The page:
There’s a swirling gyre of plastic in the Pacific Ocean, and it’s getting bigger every year. Despite being called the Great Pacific Garbage Patch or the Pacific Trash Vortex, it’s not an oceanic landfill as you might expect – the patch is made up mostly of very small pieces of disposable plastic trapped by ocean gyres, and the plastic can be so small that even if you drove a boat through the very heart of this patch, you might never realize it was there.
Dispenser Amenities is the proud Dispenser brand standard in Marriott’s Four Points, Aloft and Element hotel brands worldwide, along with the Sheraton Hotels in Japan.
Larry Mogelonsky, P. Eng. of LMA Communications Inc. has penned a thoughtful and informative article in Hotel Interactive (May 16) about his recent visit to Japan and his stay at the Sheraton Grand Hiroshima. After experiencing our beautiful high quality Dispensers in the Sheraton Grand, he is a firm convert to Dispensers. Continue reading…
It can be hard to fathom the problem of plastic in the world’s oceans. They are such vast places, and the disposable plastic we toss away is so small, it’s difficult to visualize the more than 8 million tons that end up in aquatic ecosystems every year. Art commissioned by the Mote Marine Laboratory and Aquarium in Sarasota, Florida was designed to help us see just what is ending up in the oceans, and to get us thinking about the ways we can reduce disposable plastic consumption.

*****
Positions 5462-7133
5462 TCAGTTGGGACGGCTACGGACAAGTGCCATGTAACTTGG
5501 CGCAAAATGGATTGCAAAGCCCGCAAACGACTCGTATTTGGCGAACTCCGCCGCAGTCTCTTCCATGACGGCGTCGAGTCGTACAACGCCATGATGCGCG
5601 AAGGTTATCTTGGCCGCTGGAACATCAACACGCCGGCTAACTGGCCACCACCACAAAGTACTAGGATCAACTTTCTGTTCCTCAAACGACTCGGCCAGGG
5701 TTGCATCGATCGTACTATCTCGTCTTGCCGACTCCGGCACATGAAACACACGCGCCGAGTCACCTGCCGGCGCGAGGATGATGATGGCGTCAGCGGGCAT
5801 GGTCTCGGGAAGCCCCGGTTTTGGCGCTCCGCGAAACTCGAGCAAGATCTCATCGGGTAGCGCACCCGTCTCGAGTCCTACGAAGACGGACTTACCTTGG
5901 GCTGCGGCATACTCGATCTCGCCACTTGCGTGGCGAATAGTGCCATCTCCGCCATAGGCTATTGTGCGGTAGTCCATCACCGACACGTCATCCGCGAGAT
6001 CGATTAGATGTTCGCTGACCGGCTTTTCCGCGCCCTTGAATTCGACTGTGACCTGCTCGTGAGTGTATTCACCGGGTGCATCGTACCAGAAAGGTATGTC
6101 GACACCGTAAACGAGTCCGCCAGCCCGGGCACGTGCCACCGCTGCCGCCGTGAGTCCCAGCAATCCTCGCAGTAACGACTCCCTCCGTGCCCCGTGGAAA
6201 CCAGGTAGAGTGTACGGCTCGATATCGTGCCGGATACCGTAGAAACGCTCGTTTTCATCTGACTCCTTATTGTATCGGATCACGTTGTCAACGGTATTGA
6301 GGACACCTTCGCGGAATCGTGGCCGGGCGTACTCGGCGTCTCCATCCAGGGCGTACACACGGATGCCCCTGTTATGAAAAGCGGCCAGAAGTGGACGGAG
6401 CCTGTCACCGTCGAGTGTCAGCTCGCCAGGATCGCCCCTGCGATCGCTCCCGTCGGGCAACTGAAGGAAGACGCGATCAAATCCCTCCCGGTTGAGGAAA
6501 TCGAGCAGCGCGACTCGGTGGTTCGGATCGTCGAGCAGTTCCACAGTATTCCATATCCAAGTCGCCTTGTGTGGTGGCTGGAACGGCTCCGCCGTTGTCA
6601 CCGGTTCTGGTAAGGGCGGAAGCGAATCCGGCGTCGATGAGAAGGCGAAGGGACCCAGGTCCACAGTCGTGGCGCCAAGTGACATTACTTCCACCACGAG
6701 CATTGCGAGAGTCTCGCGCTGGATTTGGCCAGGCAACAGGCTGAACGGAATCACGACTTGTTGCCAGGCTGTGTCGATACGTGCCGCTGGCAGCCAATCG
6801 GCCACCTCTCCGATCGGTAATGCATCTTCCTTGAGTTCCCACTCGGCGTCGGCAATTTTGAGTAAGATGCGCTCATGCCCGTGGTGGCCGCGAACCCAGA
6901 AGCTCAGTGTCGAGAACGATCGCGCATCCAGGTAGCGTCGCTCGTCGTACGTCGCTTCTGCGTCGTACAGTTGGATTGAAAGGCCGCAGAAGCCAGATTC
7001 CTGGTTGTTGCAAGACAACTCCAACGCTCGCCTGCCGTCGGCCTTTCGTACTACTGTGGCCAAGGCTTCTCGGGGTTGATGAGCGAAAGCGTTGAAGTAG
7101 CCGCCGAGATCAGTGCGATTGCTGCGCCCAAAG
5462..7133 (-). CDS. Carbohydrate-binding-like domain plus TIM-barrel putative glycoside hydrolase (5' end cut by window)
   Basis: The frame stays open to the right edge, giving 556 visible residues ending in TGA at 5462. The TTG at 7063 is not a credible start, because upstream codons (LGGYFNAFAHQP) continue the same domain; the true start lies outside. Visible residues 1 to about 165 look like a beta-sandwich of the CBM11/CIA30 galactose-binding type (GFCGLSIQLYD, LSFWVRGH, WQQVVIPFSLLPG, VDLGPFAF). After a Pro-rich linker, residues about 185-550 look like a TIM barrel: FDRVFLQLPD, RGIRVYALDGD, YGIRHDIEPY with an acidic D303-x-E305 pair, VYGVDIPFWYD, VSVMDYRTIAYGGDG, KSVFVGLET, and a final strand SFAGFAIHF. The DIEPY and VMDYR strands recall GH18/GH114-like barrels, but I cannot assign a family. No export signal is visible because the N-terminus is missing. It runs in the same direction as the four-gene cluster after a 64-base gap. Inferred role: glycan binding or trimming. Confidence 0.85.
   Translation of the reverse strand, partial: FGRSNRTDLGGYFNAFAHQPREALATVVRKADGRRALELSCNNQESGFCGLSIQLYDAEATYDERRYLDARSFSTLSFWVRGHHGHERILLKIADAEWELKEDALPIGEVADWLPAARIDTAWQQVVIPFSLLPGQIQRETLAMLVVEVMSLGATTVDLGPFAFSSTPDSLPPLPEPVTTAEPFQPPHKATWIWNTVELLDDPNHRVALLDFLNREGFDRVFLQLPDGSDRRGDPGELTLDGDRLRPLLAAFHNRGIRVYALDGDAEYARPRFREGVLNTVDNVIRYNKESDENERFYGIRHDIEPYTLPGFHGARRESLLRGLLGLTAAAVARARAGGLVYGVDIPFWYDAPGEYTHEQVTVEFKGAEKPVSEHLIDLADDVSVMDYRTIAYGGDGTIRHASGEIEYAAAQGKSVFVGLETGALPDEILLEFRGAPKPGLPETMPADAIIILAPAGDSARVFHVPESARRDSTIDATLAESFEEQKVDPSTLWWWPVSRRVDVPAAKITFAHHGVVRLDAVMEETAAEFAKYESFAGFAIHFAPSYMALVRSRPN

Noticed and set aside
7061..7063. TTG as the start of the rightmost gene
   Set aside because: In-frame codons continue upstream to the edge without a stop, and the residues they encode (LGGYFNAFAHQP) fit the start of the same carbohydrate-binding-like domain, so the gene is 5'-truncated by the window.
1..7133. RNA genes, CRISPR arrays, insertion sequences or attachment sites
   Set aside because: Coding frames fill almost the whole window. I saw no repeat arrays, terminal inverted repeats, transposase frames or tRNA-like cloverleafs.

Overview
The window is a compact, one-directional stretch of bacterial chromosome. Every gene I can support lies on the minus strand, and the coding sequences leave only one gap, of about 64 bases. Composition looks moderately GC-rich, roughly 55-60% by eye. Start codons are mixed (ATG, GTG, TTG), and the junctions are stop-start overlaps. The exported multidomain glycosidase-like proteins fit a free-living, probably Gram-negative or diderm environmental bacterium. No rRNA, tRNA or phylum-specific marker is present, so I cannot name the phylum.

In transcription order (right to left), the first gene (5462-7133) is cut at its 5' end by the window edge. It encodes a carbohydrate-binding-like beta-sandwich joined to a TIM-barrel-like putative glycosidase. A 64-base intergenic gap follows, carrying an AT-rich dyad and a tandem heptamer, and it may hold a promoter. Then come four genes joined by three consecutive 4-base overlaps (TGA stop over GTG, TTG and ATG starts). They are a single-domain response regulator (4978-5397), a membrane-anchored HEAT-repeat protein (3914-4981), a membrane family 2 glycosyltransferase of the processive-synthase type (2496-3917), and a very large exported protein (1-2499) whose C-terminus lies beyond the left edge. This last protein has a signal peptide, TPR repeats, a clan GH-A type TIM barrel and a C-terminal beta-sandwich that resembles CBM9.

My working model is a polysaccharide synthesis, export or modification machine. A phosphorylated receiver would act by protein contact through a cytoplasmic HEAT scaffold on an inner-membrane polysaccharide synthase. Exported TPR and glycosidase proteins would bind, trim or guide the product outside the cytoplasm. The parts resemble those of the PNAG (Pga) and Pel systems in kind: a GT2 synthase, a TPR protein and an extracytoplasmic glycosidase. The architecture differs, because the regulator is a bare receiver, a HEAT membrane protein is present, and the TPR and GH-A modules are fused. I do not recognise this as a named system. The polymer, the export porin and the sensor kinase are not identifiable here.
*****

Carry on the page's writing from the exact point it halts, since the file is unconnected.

Harrah’s Resort SoCal is not only one of San Diego’s premier hotels, it’s also one of the most environmentally-conscious resort destinations in the state of California. The commitment to helping the environment hasn’t stopped visitors from having fun – it’s only added to the unique experience.
The Mating Dance of the Blue Footed Booby
The Galapagos Islands is a beautiful ecosystem full of amazing animals that can’t be observed almost anywhere else. One such animal is the graceless, adorable blue-footed booby – a marine bird that uses the islands as a nesting spot. Their mating antics and comfort around humans make them a favourite among tourists, but the fragility of their environment means even the people who don’t get to see them up close have to make the right choices to protect them.